Kate, you wound me to the quick. Having read all of “Edmund Crispin” and most of it twice, I did not reread any this past year. He’s a queer duck, a composer who wrote mysteries and drank so much his later works became incoherent. I really do not like his hero, Gervase Fenn, who seems a composite of the worst characteristics of Chesterton and John Dickson Carr, neither of whose mysteries I can any longer bear to read. But Crispin’s impish brilliance survives even his tedious professor.
We have had a similar experience, to your listening to Milton, in hearing Dryden’s Aeneid. One forgets, after having read it with the eyes, how beautiful it is.
My favorite book this year was our Fleming Fdtn foray into the Sienkiewicz trilogy: With Fire and Sword. I’ve purchased the next two but haven’t started. I enjoyed “Seven Against Thebes” and read 5 different translations.
I finished Huysman’s “Against the Grain”. Read over 7 months because I wasn’t interested in the character, des Esseintes, I continued in order to enjoy the rich feast of English, and could only wonder what the French might reveal. At Ken’s urging I read Percy’s “The Movie Goer”. Huxley’s “Ape and Essence” was worse than I remembered; that won’t happen again! It wasn’t his atheist theme but rather the amateurish way it was presented that disappointed.
I’ve also read Dr Brownlow’s book “Two Shakespearean Sequences” and the six previously unread plays among the many he analyzes. Tom Wolfe’s little book on Darwin, “The Kingdom of Speech”, was the topic of one of Dr Patrick’s Saturday discussions. Wolfe does for Darwin what he did for painting and architecture! All three are highly recommended.
Kellen, I’m happy your liked With Fire and Sword. Let me know when you are starting the next volume, and I’ll do the same. Huysman is an awful writer, tacky in the extreme, but his Des Esseintes is significant, partly as a vulgarian’s portrait of the genuinely original Robert de Montesquiou, and partly because it can be paralleled with Wilde’s Dorian Grey and Proust’s character, the Baron de Charlus, a far more interesting portrait of Proust’s friend Montesquiou.
Now that you have read “The Moviegoer,” you should certainly read “The Last Gentleman” and “Love in the Ruins.” Huxley was at his best in his early novels, Antic Hay, Crome Yellow, et al, but I find I cannot reread even these with pleasure.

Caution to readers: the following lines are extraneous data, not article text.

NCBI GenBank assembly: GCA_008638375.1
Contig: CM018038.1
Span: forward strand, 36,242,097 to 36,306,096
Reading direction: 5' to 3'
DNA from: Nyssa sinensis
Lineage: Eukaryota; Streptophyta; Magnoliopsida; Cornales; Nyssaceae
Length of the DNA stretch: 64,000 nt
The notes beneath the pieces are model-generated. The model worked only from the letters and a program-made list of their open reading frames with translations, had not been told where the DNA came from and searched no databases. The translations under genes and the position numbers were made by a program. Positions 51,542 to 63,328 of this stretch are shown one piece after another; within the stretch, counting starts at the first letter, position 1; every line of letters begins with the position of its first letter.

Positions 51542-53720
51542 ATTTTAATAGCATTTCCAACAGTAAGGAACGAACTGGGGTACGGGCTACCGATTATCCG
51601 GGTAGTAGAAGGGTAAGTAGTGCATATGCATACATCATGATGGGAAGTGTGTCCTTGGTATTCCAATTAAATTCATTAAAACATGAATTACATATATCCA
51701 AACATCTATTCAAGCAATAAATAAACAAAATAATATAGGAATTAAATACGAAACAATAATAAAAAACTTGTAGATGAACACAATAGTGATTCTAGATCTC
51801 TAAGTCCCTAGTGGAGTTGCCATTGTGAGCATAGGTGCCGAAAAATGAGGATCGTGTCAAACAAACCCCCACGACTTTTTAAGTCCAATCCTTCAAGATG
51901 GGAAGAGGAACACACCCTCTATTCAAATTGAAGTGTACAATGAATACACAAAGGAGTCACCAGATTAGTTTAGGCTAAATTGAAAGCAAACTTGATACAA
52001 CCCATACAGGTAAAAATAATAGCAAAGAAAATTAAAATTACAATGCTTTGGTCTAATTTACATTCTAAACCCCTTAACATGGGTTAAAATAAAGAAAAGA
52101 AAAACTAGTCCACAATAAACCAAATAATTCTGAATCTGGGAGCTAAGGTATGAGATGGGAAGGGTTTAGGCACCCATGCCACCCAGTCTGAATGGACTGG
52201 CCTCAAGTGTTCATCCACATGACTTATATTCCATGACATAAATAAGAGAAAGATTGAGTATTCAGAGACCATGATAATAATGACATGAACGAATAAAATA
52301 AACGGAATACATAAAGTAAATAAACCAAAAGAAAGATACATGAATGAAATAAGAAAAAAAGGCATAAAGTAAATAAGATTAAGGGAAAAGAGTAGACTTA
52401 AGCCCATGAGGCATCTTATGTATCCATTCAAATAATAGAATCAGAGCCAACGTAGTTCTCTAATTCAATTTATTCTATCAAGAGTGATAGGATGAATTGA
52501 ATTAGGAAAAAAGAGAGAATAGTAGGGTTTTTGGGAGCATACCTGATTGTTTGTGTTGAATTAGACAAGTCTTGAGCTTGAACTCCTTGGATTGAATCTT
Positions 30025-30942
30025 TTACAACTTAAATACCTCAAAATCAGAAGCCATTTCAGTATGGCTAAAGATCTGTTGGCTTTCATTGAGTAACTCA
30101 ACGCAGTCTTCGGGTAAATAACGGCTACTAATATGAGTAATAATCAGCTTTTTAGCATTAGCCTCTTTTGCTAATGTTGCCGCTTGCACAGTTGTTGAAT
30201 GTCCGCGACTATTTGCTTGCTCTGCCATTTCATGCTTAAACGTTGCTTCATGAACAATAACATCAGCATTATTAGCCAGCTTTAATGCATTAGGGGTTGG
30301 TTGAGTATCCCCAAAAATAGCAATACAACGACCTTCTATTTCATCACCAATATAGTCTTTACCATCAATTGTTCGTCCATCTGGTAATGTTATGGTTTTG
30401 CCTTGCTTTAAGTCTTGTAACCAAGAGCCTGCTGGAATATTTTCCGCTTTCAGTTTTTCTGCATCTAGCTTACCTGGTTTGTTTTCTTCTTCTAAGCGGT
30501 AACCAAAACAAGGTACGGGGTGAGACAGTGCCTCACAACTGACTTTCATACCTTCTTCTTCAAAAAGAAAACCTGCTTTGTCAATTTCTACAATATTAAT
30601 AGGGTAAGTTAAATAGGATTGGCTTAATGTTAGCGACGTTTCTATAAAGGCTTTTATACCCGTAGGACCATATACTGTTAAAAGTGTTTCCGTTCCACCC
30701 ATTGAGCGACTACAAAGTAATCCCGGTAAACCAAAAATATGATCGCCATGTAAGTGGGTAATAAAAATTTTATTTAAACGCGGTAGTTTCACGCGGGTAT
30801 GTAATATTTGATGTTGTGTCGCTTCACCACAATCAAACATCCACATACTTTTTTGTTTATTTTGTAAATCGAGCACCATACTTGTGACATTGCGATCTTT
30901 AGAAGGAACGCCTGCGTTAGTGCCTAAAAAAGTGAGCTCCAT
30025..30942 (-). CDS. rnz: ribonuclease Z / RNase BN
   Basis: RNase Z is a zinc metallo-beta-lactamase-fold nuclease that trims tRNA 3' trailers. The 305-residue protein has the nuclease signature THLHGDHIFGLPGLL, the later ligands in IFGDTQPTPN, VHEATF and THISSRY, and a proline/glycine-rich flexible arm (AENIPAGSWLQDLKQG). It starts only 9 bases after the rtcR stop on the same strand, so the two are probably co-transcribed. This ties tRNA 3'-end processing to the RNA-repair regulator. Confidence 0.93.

Wolfe’s impudent reading of architecture and painting was refreshing, but I cannot imagine that he had the background to do a similar job on Darwin. What did he say that sticks in your mind?
I had a banner year in the classics having read the Iliad, The Seven Against Thebes and Herodotus, all for the first time. This doesn’t touch the grand and noble effort of Mr. Olson but baby steps will get me there eventually if I stay away from the stairs (sorry if I am mentioning a sore point, Dr. Fleming). I read The Once and Future King by T.H. White partly on a seeming recommendation in an old article by Russell Kirk, but mostly to evaluate it as a gift for a niece. I thought that the first book in the collection to be quite good, the rest was tolerable except that I have always loathed the Lancelot and Guenevere story and White seems to have been obsessed by it. I read Northanger Abbey. This is widely supposed to have been Austen’s weakest work. All I can say is that if a fraction of what is being published now even approached Austen’s weakest effort our culture would not be in nearly as disgraceful a shape as it is. Bulldog Drummond was entertaining and even profound in one or two spots. I read The Forayers by Simms. I’m hooked and plan to spend much more time under the spell of his work in future. I read How to Grow Winter Vegetables by Charles Dowding and a short book on surf fishing by Captain Al Ristori to inspire me to get my equipment in order and hit the beaches again after a twenty year hiatus, because, I believe, needs must. Dowding is wonderful, which anyone can see from his Youtube videos. He is the perfect teacher, kind, gentle, encouraging and extremely knowledgeable, a quintessential English market gardener with a program that is easy to replicate with some adjustments related to climate and other circumstances. Finally, I read Miss Benson’s Beetle by Rachel Joyce on the recommendation of Prof. Brosman elsewhere. Joyce is a good writer and the book was engaging and entertaining, if a bit frantic, at times. Her subject is, in essence, how a collection of characters, broken by the catastrophic events affecting England in the first half of the twentieth century cope, or not, and seek a path for themselves toward some sort of fulfillment of their horrible lives.
I read TH White in my 20’s and almost became diabetic. The treatment of Arthur is tacky and he has no grasp of the tragedy of Arthur. Tennyson is ten thousand times deeper and more entertaining. Northanger Abbey is charming and more obviously satiric than most of her other work. It teaches you to beware of Jane the way The Warden taught me to realize there is more to Trollope than meets the eye.
Tom, ref: your question as to what struck me about “The Kingdom of Speech”
Wolfe wrote to attack Darwin’s theory of Evolution and Darwin himself. Wolfe asserts that speech cannot be accounted for by Darwin’s theory. As you say, Wolfe had not the background to delve into the science of evolution. What he has done is popularize the linguistic efforts of Daniel Everitt who attacked Chomsky’s theory of human speech – speech originating in an “organ” evolved to further human development. You probably are aware of Everitt’s research among the Piraha in which he found that their language is not part of Chomsky’s “universal language” resulting from that mysterious organ. Thus it is an artifact of culture. This was new ground to me as I was not aware of the challenge to Chomsky. Neither Chomsky nor Everitt have yet had the final word. Dr Patrick, of course, found Wolfe lacking and unaware that language springs from the very creation of Man by the spoken Word of God.